Searching for creativity in simultaneous interpreting
Some may say impossible, but translation and interpretation are creative acts in and of themselves.
It might seem that the term “creative” should be confined to the fine arts or musical composition, where the product, be it a sculpture or an opera, is born in a moment of wondrous inspiration experienced by an ingenious creator. We are used to associating creativity with inventions, original solutions and innovative ways of thinking and of perceiving the world.
And so it wouldn’t be surprising to hear, “Creativity in simultaneous interpreting? It doesn’t exist!” Those who think along such lines will say that interpreting is simply the meticulous transfer of the thoughts and words of the speaker to another language, the “translation” of his/her creativity into another linguistic code. Nothing creative in it.
Or is there? Let’s consider the following definitions/notions of creativity:
- Creativity is a novel combination of elements which are commonly thought of as being independent and different, the ability to form new combinations (Mednick).
Isn’t simultaneous interpreting (SI) exactly this – the combining of the elements of the source message into a new target message meaningful to the listener, sometimes necessitating alterations to place the message in the cultural context of the target language? Interpreters take into account and combine seemingly independent elements: words; the intention of the speaker expressed through prosodic features and extralinguistic cues; the audience and their expectations and background; the conference setting; the current political situation; cultural background, etc. Don’t these elements seem independent to a layperson?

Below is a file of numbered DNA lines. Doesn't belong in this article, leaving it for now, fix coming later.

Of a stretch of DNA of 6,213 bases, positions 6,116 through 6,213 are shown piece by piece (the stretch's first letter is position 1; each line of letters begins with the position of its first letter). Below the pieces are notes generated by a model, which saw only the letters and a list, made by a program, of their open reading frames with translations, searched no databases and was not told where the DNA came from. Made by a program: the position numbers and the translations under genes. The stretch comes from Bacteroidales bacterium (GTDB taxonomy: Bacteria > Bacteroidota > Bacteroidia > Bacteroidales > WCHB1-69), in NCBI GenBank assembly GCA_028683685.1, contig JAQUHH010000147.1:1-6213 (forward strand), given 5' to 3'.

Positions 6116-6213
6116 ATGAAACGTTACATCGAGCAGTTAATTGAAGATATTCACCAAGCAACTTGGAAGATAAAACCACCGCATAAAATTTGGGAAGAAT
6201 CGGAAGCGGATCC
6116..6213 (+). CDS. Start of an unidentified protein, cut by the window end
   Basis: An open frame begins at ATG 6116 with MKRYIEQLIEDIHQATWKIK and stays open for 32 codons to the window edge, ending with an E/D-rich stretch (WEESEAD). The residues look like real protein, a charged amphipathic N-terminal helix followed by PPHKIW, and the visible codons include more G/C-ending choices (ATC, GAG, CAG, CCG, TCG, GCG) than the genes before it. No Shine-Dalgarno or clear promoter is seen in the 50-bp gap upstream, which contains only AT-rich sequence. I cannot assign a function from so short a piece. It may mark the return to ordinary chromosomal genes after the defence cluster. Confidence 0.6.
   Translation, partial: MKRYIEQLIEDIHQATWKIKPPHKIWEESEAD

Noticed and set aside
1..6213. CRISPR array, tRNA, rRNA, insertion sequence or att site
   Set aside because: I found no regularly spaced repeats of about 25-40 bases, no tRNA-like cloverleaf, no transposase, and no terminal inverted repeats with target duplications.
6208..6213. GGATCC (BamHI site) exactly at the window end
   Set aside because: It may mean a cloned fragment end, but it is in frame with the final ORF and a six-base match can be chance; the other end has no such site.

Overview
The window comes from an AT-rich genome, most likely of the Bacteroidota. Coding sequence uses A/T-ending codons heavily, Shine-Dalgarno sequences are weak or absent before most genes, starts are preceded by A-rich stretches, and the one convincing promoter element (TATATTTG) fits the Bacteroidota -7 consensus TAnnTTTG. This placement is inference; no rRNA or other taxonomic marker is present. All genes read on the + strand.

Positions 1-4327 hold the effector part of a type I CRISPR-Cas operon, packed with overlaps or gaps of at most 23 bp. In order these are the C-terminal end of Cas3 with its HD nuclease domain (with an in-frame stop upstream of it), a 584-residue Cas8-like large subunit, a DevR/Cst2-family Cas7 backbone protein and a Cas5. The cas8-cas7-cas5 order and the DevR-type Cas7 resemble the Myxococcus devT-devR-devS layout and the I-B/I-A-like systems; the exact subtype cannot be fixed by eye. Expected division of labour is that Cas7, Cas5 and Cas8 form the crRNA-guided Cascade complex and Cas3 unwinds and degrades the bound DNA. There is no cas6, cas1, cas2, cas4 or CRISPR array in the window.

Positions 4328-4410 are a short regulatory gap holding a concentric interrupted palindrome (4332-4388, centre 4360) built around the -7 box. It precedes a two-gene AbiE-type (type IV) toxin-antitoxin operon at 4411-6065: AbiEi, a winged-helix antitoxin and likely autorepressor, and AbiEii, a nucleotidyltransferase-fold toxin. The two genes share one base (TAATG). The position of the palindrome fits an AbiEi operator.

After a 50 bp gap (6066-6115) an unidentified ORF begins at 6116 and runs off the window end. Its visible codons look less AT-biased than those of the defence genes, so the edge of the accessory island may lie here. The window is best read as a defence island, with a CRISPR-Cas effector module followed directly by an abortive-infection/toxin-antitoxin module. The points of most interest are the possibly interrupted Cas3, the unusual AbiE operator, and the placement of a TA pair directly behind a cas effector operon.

- Creative actions involve choices that are not determined by pre-set rules; creativity involves open-ended tasks with no pre-determined solutions. Creative process is based on unregulated selection and its effects cannot be subject to absolute verification (Ludskanov).
In interpreting, the only rule one must abide by is not to betray the speaker. There are no rules specifying word equivalents between source and target languages; it is up to the interpreter to choose the most appropriate at any given time, in any specific setting, for any concrete audience. Isn’t that an open-ended task? One might say, “No, because the choices are pre-determined by the preceding context and limited to the grammatical and verbal inventory of the target language”. But what about situations in which syntactic or semantic ambiguity have not been resolved or when the speaker uses nonce words? It is then up to the interpreter’s inventiveness and creativity, isn’t it? Certain forms of music impose rules on the composer. Aren’t such limitations comparable to the grammatical and verbal constraints faced by interpreters? A composer may break with convention in the search for a novel form of expression. Likewise, the interpreter may veer off the beaten path – for example by inventing neologisms for terms that yet have no standard equivalent in the target language. And add to that one more question: are there ever two identical interpretations of the same “text”?
- Creativity involves problem-solving (Guilford) and problem-identification (Csikzsentmihaly).
Isn’t this the case in simultaneous interpreting as well?
- Creativity necessitates divergent thinking manifested by fluency (verbal fluency for example), flexibility (the ability to use different strategies when solving a problem), originality and elaboration (ability to develop ideas with appropriate specification). Transformation - restructuring and reorganising facts - is also a sign of creativity (Guilford).
Isn’t that what is most welcome in simultaneous interpreting?